Amazon Customer
· February 12, 2015
  • 4
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Yes!!! I am using it in my RV to pick up free wi-file and it boosting my signal to full bars as though as I am sitting next to the AP. The speed is insanely fast. Thank God I didn't purchase additional T-Mobile lousy "unlimited" on the hotpot device. Look at my review and the image I uploaded. By 50 feet I am getting f… see more Yes!!! I am using it in my RV to pick up free wi-file and it boosting my signal to full bars as though as I am sitting next to the AP. The speed is insanely fast. Thank God I didn't purchase additional T-Mobile lousy "unlimited" on the hotpot device. Look at my review and the image I uploaded. By 50 feet I am getting full bar from the building ( not sure where the AP is located) but I believe it is somewhere further away. With my Note 4, I am getting one or two bars. My kindle HDX 7" getting two. Sometimes the signAL shows no bar but still working and sometimes just stopped. With this thing, the signal is full bars as listed on the router admin page. I could tell the difference because of the page loading. Buy it!! see less Yes!!! I am using it in my RV to pick up free wi-file and it boosting my signal to full bars as though as I am sitting next to the AP. The speed is insanely fast. Thank God I didn't purchase additional T-Mobile lousy "unlimited" on the hotpot device. Look at my review and the image I uploaded. By 50 feet I am getting full bar from the building ( not sure where the AP is located) but I believe it is somewhere further away. With my Note 4, I am getting one or two bars. My kindle HDX 7" getting two. Sometimes the signAL shows no bar but still working and sometimes just stopped. With this thing, the signal is full bars as listed on the router admin page. I could tell the difference because of the page loading. Buy it!!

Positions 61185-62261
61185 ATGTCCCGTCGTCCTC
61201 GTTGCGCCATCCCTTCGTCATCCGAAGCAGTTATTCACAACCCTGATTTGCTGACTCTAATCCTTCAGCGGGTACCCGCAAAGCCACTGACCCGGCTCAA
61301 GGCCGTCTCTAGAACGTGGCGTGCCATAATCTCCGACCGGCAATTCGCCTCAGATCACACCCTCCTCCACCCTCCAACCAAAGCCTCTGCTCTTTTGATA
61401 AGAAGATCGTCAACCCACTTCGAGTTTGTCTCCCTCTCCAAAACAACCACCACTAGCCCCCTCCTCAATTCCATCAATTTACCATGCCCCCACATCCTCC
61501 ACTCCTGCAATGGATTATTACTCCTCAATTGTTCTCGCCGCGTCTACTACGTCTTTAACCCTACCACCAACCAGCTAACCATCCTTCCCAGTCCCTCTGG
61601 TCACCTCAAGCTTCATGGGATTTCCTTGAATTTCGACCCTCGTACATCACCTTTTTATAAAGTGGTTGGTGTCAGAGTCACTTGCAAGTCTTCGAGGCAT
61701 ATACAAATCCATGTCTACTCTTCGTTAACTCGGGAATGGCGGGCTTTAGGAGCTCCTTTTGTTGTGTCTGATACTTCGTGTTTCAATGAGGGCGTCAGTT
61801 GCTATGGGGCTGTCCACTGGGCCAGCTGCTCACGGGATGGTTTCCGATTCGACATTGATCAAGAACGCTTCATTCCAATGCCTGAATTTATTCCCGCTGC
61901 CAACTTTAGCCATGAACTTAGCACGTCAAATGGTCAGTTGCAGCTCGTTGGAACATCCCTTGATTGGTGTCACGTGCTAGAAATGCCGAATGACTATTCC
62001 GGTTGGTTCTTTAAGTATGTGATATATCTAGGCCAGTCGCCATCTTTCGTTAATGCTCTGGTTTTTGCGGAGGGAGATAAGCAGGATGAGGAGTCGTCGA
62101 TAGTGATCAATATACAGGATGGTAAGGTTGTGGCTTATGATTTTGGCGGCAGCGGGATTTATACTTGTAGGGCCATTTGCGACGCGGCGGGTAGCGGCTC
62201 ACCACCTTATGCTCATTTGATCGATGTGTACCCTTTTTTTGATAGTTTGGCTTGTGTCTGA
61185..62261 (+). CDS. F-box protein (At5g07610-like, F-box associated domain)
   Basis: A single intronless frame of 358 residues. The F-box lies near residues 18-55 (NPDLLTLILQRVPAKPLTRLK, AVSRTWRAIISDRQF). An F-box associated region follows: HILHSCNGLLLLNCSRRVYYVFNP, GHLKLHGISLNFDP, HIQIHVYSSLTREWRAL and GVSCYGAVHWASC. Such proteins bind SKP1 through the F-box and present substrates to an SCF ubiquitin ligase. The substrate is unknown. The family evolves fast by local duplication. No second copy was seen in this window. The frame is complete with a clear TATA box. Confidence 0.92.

Justin Chia
· July 6, 2015
  • 2
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Answer:
"You can also use the extender in access point mode as a WiFi access point and create a new WiFi hotspot by using a wired Ethernet connection." Model EX7000 User Manual
Vernon V. Chatman III